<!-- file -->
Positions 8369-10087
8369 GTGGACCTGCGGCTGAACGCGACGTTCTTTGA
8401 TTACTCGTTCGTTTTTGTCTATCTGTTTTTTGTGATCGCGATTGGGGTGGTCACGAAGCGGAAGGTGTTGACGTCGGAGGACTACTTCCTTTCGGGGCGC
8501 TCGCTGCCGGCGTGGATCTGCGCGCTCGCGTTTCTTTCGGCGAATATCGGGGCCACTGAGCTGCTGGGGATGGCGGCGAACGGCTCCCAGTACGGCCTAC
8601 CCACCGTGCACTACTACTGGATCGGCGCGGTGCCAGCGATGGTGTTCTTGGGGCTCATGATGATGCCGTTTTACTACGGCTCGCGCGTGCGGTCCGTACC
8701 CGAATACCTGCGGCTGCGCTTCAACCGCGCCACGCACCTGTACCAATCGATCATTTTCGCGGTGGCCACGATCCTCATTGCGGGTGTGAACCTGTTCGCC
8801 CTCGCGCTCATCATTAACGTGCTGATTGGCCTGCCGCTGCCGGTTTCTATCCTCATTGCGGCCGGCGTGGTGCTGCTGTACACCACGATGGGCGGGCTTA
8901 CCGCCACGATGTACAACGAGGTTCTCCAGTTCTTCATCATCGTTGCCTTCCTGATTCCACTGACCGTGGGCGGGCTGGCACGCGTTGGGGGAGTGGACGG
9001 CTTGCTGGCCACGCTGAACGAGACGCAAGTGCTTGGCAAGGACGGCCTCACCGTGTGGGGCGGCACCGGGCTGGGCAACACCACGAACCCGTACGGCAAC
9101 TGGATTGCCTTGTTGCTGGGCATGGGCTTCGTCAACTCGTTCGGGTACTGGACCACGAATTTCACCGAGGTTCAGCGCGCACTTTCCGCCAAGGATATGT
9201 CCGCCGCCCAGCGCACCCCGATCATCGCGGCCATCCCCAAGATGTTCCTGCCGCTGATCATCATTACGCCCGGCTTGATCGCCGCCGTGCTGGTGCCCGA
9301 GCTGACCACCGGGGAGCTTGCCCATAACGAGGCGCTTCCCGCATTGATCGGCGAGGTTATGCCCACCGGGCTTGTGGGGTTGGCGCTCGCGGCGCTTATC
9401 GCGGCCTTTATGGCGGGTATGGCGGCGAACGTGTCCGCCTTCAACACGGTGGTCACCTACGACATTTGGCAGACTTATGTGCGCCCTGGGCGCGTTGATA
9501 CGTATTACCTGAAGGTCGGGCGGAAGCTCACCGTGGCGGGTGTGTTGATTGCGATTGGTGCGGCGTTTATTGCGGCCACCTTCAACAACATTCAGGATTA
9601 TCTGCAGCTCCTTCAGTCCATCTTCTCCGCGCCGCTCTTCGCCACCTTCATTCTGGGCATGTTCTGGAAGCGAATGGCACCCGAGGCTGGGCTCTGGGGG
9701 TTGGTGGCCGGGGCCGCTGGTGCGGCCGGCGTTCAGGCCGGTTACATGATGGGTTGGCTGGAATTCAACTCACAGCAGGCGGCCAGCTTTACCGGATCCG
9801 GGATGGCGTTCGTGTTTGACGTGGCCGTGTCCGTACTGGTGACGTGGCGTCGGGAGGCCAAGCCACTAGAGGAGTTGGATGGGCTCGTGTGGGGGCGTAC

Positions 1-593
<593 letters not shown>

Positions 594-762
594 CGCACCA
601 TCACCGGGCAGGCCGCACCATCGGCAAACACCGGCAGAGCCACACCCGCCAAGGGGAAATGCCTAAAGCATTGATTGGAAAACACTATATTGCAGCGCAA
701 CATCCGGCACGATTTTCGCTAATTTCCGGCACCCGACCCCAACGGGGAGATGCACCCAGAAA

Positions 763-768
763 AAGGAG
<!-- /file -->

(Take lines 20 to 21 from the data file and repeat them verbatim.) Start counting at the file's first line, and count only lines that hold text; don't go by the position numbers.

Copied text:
Positions 594-762
594 CGCACCA